Attendee question: If my company sells B2B software to a very narrow market where the total community size is less than 1000 at best, and currently around 50, where many are direct competitors, does it still make sense to have a community?
Jesse: Yes! If you have a community of 50 people you can still have a vibrant community that makes progress together and captures knowledge about your industry. I know that many people think that communities have to be large but they don’t – I’ve run development teams as small as 10 people and we still found a lot of value in having a community to share ideas, help each other solve problems, and codify how we worked together.
Attendee question: What tools would you recommend if you are getting started with creating a developer community?
Jesse: Obviously, I’m biased, but I really like AnswerHub as a platform for a developer community. It was built to operate the way developers’ minds work: with Q&A, ideation, and knowledge base articles all built right in. You can easily follow and share information, write tutorials, and gather customer feedback – with some great analytics to show the value of your community to your management team. You’ll also want to plug it into your JIRA system to integrate with bug workflows. We also use RingCentral for our video conferencing and voice service – it helps to facilitate disparate teams that may be in different parts of the world, and we also use Slack. We don’t use Slack for knowledge capture, but it’s great for a quick chat or to work something out in real-time that can be captured and preserved within the community. Hope that helps!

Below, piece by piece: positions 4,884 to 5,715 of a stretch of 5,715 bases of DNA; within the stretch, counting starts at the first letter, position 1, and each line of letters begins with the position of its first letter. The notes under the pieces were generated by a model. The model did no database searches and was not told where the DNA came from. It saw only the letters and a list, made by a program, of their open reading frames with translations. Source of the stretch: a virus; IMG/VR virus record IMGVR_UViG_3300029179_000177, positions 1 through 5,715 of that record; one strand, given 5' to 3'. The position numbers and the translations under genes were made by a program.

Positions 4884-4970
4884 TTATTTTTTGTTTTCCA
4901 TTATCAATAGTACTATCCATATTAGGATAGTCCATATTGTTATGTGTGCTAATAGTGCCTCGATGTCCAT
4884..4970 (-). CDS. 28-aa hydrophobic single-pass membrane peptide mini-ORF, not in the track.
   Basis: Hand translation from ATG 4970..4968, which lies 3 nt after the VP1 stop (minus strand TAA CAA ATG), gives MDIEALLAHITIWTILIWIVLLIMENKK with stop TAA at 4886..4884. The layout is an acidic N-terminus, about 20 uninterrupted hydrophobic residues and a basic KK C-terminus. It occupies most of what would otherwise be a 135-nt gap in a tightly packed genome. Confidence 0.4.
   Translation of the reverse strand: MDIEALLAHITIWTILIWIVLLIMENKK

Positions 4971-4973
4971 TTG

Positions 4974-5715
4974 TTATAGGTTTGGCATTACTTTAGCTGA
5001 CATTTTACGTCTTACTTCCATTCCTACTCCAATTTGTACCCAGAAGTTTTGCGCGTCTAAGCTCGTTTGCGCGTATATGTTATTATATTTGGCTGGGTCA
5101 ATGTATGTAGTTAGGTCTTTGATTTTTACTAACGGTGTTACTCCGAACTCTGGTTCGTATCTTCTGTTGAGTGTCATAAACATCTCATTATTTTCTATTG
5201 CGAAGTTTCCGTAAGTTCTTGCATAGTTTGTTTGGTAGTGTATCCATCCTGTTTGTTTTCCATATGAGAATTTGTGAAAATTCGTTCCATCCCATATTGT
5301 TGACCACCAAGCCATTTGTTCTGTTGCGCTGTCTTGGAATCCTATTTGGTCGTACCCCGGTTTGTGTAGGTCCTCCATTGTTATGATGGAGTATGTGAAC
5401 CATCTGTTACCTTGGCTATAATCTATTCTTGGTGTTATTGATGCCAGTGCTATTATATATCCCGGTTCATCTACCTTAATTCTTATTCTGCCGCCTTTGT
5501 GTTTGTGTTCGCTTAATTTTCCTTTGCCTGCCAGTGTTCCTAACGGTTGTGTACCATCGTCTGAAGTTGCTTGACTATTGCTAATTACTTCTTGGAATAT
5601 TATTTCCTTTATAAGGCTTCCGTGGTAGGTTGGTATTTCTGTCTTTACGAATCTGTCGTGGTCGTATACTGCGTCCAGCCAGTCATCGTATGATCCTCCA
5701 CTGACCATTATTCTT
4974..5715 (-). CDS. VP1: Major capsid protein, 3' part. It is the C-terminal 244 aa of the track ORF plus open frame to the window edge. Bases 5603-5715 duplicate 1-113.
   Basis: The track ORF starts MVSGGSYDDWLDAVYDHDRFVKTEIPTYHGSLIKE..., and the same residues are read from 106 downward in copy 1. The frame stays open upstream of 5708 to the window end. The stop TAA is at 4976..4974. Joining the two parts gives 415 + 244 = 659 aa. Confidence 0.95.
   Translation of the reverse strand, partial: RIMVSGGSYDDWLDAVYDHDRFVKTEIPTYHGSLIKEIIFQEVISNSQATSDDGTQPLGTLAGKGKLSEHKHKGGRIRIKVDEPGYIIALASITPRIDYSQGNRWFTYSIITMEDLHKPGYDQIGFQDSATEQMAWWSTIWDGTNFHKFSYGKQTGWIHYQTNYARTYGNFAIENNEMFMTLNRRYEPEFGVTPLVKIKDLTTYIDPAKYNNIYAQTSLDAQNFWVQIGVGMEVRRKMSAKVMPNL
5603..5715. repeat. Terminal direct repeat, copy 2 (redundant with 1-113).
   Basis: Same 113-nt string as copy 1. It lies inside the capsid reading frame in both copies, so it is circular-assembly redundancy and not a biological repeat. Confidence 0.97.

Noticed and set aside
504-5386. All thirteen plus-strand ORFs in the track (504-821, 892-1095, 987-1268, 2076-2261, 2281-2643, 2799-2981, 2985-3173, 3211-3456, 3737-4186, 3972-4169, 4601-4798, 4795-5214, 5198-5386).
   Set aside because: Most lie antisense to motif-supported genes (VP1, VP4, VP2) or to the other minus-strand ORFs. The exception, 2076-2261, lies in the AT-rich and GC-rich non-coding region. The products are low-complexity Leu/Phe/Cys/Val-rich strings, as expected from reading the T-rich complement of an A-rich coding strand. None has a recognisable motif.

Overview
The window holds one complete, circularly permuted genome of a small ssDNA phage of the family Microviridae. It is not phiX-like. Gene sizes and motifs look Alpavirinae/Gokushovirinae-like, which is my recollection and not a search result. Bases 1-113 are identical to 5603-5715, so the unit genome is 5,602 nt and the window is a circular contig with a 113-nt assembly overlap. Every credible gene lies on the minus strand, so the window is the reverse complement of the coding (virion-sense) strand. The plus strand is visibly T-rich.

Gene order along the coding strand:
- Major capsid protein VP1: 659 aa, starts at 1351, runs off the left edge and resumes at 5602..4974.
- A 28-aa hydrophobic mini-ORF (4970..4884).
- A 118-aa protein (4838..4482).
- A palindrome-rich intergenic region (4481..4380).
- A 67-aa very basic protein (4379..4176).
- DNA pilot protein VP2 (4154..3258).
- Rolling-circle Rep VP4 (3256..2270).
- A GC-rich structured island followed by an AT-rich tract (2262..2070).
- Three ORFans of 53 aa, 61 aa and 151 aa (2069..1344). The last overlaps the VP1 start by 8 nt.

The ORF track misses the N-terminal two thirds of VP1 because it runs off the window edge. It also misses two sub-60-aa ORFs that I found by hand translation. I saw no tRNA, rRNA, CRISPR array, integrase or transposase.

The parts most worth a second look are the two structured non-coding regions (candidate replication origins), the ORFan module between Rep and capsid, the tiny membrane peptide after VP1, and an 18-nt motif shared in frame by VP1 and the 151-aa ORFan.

Attendee question: Do you have any advice for being efficient in keeping up with questions between company forum, Stack Overflow, and Slack?
Jesse: This has always been an issue as we pesky humans like to communicate in different ways. I like to use a Slack plugin to our community where someone starts the question in the community – then that notifies a Slack channel so people know that they can click over to the community to help answer that question and keep the knowledge there instead of in Slack. Stack Overflow is great for general programming questions, but companies tend to want to keep their own data, brand, and information on their own Q&A site. We’ve had one industrious team use AnswerHub together with a federated search that would search AnswerHub for the answer and if it was a general coding question it would search Stack Overflow as well and redirect the user to the correct site based on the question. I realize that’s probably a bit more complicated than what you’re looking for but it was a neat solution to the problem.
If you have other questions about community, please reach out to me and I’ll make sure you get the help you need.